♫ ♪ ♫ Dancing in the moonlight… ♪ ♪ ♫
♫ ♪ ♫ Dancing with myself… ♪ ♪ ♫
♫ ♪ ♫ Dancing through life… ♪ ♪ ♫
♫ ♪ ♫ Dancing in the street… ♪ ♪ ♫
♫ ♪ ♫ Dancing in the starlight… ♪ ♪ ♫
♫ ♪ ♫ Dancing alone… ♪ ♪ ♫
It seems to me all lyricists of the world hate me. Why do they have to write songs that even talk about something like Dancing? *sob* They touch an exposed nerve here 😦 When someone mentions Dancing, I can ♫ ♪ ♫ Crash and Burn… ♪ ♪ ♫ Ahh! At least one lyricist does not hate me, crash and burn, it is.
I have had a long association with the torture called Dancing. Long and horrific. Years ago, somehow I convinced myself that dancing on stage is not that bad. I practiced for hours and hours, grimaced through all my classmates laughing at me, but carried on and put my best foot forward. 8 of us guys were doing Bhangara (which I earlier presumed – quite stupidly – to be the easiest form of dance) and the guy who was dancing with me was also a first-time dancer. He was all arms and legs, hyperactive, and no co-ordination. I was stiff as a scarecrow, hardly moving, and no co-ordination. D-Day arrived! And we danced in front of the whole school, with all teachers present. I don’t know how I danced, how I endured myself on the stage, but I remember one thing, we were the most photographed people! I hope our photographs were shot because we were good, and not to show to others as the best comedy show that they missed *shudder* I am just thankful, that there are no video recordings of that forgetful day.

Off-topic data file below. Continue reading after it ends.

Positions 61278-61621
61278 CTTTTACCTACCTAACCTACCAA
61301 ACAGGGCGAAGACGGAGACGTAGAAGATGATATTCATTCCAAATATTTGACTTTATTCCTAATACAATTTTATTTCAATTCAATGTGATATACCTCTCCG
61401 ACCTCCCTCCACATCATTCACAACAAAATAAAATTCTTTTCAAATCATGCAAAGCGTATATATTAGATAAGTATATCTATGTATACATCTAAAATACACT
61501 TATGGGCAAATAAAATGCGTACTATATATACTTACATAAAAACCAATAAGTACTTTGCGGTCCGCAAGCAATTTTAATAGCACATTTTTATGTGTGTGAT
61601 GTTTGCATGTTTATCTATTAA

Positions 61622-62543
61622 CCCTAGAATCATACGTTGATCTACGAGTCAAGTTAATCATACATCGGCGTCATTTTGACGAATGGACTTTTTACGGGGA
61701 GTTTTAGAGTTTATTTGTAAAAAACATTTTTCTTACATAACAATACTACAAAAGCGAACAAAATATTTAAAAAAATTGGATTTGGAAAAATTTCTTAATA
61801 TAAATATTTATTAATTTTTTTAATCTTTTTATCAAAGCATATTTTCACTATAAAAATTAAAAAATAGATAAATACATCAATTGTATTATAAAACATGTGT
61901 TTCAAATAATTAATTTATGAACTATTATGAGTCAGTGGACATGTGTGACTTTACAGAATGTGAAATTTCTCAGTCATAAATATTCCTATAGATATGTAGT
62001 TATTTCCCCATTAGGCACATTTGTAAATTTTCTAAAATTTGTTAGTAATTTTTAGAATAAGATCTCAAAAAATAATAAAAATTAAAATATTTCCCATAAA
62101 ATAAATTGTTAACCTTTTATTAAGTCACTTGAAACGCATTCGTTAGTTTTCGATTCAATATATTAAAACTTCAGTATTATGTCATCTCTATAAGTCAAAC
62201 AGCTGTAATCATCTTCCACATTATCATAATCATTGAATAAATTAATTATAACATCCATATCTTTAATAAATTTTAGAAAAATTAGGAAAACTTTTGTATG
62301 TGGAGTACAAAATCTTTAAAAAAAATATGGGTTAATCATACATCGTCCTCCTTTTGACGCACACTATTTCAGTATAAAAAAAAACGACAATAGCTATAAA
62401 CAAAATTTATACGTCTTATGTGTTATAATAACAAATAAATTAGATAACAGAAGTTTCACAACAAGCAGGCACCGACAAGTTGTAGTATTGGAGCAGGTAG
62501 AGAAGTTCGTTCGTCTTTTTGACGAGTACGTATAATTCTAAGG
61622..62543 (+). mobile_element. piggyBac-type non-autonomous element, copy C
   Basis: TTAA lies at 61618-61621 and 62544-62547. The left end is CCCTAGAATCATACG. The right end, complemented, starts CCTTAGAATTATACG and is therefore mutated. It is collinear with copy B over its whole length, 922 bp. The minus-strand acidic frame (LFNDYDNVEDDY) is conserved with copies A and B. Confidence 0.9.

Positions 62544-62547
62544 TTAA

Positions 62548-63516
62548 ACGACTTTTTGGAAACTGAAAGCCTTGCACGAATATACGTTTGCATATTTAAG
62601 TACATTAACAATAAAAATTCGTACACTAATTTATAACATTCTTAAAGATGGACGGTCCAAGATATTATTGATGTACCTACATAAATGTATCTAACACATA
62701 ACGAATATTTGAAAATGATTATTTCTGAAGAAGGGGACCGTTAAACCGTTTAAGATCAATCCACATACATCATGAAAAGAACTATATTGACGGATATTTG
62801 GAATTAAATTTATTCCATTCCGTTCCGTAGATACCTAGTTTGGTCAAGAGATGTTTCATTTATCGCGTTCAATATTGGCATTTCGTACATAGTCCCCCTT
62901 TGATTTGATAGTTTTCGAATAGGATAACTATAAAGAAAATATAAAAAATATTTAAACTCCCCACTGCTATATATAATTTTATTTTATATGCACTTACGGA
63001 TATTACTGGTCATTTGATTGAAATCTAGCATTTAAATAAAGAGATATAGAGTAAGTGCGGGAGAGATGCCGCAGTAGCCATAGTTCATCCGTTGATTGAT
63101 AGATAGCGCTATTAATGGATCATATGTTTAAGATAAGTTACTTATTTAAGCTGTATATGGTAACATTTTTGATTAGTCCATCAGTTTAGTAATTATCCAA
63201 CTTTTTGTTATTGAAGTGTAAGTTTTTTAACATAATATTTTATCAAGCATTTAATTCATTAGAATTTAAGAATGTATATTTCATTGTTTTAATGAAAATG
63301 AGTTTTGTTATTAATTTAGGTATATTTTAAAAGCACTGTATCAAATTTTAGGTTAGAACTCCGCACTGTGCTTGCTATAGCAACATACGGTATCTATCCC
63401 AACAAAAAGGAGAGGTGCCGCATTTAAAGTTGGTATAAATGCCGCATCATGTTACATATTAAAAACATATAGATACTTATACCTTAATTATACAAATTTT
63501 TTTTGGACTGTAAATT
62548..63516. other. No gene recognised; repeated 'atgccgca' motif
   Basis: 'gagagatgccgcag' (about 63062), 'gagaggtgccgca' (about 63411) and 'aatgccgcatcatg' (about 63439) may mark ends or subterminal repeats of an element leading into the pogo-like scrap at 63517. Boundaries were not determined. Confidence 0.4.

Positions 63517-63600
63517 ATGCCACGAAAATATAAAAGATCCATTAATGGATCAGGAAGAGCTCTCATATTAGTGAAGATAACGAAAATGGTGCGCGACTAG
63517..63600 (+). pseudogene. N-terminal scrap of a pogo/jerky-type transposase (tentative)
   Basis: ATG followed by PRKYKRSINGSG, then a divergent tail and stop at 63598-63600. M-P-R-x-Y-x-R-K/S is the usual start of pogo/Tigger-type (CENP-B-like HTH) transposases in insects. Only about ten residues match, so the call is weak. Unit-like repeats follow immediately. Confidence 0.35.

Even now when we meet, my classmates demand a comedy-show from me 😦